World War I: I'm now persuaded that Russia shares much of the blame for the start of the Great War by its policies to dominate Turkey and by mobilization during the July 1914 crisis. After deep dives into long-hidden Russian archives, Sean McMeekin showed that even Barbara Tuchman got the sequence wrong by relying on the falsified memoirs of the Russian Foreign Minister. McMeekin's books on Russian diplomacy and the July crisis changed my view of German war guilt, though Austria-Hungary still deserves shared blame with Russia.
FDR's boldness: I had long admired Franklin Roosevelt's strategic bravery in maneuvering the United States in support of Britain and against Hitler, believing that he was just ahead of public opinion, skillfully pulling it along. Lynne Olson''s Those Angry Days persuaded me that, much of the time, FDR vacillated, doing less than many of his advisors urged and hoped. He still was a great leader, just not quite as bold as I had thought.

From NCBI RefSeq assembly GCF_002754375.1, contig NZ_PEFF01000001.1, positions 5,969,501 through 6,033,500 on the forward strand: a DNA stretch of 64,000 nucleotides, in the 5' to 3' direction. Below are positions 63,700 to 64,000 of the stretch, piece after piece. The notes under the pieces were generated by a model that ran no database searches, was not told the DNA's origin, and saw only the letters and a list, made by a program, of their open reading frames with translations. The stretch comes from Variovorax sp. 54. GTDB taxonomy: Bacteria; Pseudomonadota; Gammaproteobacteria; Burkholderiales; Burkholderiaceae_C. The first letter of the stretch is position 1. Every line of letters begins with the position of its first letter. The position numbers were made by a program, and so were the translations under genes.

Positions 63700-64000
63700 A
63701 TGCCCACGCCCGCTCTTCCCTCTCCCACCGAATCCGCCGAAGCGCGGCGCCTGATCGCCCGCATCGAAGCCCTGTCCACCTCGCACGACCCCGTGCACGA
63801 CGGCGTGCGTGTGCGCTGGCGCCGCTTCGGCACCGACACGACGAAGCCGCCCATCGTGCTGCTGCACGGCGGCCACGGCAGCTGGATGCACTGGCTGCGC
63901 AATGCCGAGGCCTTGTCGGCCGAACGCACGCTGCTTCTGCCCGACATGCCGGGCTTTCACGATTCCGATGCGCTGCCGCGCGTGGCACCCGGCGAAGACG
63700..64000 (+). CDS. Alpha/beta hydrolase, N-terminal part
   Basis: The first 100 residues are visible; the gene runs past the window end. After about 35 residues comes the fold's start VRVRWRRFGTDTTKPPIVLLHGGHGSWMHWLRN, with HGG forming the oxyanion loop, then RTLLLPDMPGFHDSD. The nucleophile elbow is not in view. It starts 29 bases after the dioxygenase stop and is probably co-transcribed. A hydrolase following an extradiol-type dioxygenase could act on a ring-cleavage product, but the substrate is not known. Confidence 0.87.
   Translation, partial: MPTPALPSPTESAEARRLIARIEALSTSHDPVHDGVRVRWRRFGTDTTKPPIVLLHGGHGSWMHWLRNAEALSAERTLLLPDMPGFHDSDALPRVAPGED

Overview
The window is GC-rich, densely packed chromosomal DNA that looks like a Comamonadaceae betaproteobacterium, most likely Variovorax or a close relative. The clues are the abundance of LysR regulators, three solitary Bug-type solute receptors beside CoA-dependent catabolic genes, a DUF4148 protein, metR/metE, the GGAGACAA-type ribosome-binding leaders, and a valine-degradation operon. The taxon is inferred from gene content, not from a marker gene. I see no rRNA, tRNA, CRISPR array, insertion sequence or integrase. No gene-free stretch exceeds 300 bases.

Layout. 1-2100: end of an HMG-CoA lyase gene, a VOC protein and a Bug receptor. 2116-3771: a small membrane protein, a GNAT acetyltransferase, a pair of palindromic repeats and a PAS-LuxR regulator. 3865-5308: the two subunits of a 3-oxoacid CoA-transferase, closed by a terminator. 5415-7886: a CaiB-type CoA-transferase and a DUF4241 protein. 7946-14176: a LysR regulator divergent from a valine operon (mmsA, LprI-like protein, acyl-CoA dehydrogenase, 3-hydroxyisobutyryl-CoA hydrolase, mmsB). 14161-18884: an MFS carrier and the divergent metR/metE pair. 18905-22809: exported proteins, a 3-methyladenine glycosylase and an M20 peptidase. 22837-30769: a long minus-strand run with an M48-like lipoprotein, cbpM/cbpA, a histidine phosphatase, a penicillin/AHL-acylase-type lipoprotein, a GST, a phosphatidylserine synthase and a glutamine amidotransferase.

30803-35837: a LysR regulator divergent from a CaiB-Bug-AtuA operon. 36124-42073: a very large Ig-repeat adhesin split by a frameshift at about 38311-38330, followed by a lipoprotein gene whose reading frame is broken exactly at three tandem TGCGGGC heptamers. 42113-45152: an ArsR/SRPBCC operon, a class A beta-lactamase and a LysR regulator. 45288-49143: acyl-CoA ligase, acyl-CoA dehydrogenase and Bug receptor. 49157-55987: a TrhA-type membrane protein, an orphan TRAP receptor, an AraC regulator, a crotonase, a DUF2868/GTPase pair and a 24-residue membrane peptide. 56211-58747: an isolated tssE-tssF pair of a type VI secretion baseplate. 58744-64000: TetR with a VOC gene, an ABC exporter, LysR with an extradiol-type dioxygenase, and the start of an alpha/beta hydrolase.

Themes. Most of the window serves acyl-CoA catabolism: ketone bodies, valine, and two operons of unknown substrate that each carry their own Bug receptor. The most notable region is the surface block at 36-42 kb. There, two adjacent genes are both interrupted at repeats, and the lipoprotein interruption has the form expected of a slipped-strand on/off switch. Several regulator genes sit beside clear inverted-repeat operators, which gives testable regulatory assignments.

Slave Power's influence on foreign policy: I never thought that slavery and its perpetuation had much impact on American foreign policy until I read Matthew Karp's eye-opening history. Karp details how the South dominated key foreign policy posts and consciously advocated policies to protect and even extend slavery in the decades before the War of the Rebellion. Defenders of slavery really had a "deep state."
The Revolutionary War: I used to have a typical American high school student's view of our war for independence as a story of brave patriots, toughened at Valley Forge and led by George Washington, who finally triumphed at Yorktown. Two books have changed my understanding of that conflict. One was Andrew Jackson O'Shaunessy's study of British politics during the conflict, The Men Who Lost America. He argues that the British gave up for broader strategic reasons. Add to this Holger Hoock's Scars of Independence, which describes the local violence on both sides and the mistreatment of Loyalists during and after the war. The good guys won, but they won dirty.